“This is no time to take your chips down,” said Sean Parker to Mark Zuckerberg in The Social Network. “A million dollars isn’t cool. You know what’s cool? A billion dollars.”
The average marketing email clocks in a 3.4% response rate. In the world of customer survey emails, a 10% survey response rate is considered successful. But to paraphrase Sean Parker, a 10% survey response rate is no time to take your chips down. In fact, a 10% response rate isn’t even cool. You know what’s cool?
This might sound like a total fantasy for a 40 question customer survey email, but for Net Promoter survey emails, it’s much more realistic. In fact, several CustomerGauge clients have reached 60%+ response rates via email in part by acting on the tips below.
If you want to drive your response rates to similar levels, read on!
Pimp your response rate: A ten-point checklist
1. Be Relevant
Before starting, consider the impact a survey will have on your customer. Is it relevant to survey someone the first time they visit your website? Is it intrusive? Are you and your customer best served by a transactional or relationship survey? Should you survey all your customers or only a segment?
2. Set Expectations
You are asking your customers for a favour, so it’s only polite to clearly outline what you are expect them to do, how much you value their assistance, and what you will deliver in return.
3. Continuously monitor and update your contact lists
Monitor and update your contact data across multiple touchpoints, including phone, in-store, or online, and use an email management system that helps you keep the contact data free of bounces, unsubscribes or old phone numbers. Clean data = higher response rates, especially for B2B, as people leave jobs and change email addresses more often than they change personal email addresses.
4. Time your survey
The best time to survey varies, but for telephone support, ten minutes after a resolution has been reached on the phone is recommended, for ecommerce, a week after the transaction, so that customers have time to test their products. For B2B relationships, twice annually is generally considered advisable, staggered throughout the year, and so on.
In a similar vein, optimal timing can vary by business, but we have discovered that sending surveys on Thursdays and Fridays often give a kick of around 3% for B2C.
5. Make a fantastic first impression (and avoid that spam filter)
The average person spends three seconds on an email subject line and eleven seconds reading an email. Subject lines should be between 26-30 characters – that’s less than a third of a tweet! We find that simple subject lines such as “How did we do?” tend to perform quite well.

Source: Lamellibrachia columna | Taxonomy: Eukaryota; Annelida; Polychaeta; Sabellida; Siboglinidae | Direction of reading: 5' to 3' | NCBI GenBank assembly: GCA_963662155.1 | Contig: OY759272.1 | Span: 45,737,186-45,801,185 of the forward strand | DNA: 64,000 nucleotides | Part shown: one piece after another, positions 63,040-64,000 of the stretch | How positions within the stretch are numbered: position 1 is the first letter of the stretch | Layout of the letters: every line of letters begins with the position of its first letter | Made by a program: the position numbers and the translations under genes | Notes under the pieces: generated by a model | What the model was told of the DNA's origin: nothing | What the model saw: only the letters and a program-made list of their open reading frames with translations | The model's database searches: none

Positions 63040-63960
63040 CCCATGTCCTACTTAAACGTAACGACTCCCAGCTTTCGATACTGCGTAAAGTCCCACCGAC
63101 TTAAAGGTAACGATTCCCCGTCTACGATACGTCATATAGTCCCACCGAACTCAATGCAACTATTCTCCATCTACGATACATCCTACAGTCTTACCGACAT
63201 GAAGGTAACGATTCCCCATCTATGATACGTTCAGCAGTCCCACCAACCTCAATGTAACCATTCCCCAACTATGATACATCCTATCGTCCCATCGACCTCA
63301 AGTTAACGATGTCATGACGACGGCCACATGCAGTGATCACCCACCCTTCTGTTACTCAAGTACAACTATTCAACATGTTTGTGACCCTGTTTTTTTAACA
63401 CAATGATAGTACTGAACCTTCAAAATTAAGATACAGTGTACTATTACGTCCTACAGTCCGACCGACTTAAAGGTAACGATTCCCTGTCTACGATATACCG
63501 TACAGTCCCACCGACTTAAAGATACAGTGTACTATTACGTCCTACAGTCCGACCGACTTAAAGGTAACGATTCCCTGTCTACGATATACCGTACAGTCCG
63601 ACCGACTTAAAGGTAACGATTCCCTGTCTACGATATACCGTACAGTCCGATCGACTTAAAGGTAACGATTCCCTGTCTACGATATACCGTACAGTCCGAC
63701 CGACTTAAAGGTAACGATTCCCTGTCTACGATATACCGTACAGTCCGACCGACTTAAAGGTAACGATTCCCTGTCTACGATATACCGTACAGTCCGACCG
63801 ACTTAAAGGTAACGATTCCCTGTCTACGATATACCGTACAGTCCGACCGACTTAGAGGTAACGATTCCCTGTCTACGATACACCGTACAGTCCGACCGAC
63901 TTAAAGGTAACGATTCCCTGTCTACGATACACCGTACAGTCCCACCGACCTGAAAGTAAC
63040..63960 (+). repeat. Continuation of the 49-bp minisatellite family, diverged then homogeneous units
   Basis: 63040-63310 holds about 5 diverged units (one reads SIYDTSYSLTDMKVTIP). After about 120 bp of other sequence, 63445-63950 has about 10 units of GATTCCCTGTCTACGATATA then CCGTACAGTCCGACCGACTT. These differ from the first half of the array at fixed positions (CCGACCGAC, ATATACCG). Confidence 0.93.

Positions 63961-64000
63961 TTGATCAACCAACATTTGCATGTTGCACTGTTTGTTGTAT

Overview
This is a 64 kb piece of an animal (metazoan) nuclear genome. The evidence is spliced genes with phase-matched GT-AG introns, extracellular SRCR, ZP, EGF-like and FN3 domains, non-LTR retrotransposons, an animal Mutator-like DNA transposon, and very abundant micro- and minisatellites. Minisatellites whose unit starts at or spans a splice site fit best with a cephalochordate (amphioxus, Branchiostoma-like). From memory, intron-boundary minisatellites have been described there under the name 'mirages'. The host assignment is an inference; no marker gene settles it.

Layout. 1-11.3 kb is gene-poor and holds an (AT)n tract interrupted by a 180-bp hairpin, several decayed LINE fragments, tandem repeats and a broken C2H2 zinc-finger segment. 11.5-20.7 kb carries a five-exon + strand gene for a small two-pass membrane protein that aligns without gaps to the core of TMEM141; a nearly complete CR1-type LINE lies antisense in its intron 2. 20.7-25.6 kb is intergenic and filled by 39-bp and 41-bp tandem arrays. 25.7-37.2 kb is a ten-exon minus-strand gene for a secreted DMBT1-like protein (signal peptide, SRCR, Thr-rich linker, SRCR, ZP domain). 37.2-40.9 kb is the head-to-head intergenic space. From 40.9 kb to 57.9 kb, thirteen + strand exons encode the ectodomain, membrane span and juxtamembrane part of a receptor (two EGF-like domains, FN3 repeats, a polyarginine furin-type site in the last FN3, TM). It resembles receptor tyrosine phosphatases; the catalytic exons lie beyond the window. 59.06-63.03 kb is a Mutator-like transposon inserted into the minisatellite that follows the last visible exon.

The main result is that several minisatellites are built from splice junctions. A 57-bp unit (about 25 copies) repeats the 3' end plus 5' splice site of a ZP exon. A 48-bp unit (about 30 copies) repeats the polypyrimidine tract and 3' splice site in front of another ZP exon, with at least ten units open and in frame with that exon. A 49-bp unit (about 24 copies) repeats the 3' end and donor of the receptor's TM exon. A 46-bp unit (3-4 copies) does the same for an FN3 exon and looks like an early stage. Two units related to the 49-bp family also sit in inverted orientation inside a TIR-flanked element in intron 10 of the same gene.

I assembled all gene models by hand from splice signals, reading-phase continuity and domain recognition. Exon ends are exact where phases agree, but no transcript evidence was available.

Likewise, in the email make your copy short, engaging and personal, and your email design clean and clutter-free. A face and personal signature tends to drive up response rates. Make sure your copy doesn’t annoy spam filters, and avoid excessive capitalization, punctuation marks, and terms such as “free offer.”
Make sure your survey is mobile-optimised.
6. Be mobile-friendly
For B2C organisations, over 50% of survey targets are now reading their surveys on a mobile. And while B2B is still relatively low at just over 20%, it is still a significant percentage of potential respondents.
Your survey design and layout needs to be optimised for different operating systems (especially iOS and Android), browsers, and devices, and look good on a variety of screens from a small smartphone to an iPad.
7. Keep it short
Keep your survey as short as possible – every extra question drives down the response rate by 5-15%. Two questions is best, with response rates tending to decrease from that point on.
8. Send a reminder to non-respondents
A well-timed reminder a week or so after the original is sent can deliver up to 50% extra responses (example – 21% response from first email, 13% reminder after 7 days = 34%). Note: Don’t send second or third reminders – these tend to deliver little extra response, more unsubscribes, and unhappy customers – the opposite of what you are trying to achieve!
9. Don’t forget to say thank you!
You’ve just asked your customers for a favour, so the polite thing to do is thank them and let them know what kind of feedback you received and ideally how you are acting on it. This is particularly important for B2B relationships, and can be done a month or so after the survey, when feedback has been received, analysed, and acted on.
10. Think outside the box
Nobody said a survey invitation had to be text. As 4G adoption rates increase and standing out from the clutter becomes ever more difficult, why not create a short NPS survey video invitation? Done well, a video can really bring the survey to life and communicate to customers how much their feedback is valued.
A survey is a touchpoint in the customer journey, and an opportunity to demonstrate how much you value the customer’s role as a collaborator and stakeholder in your organisation. Communicate this well, and you stand to receive greater dividends than simply raw data.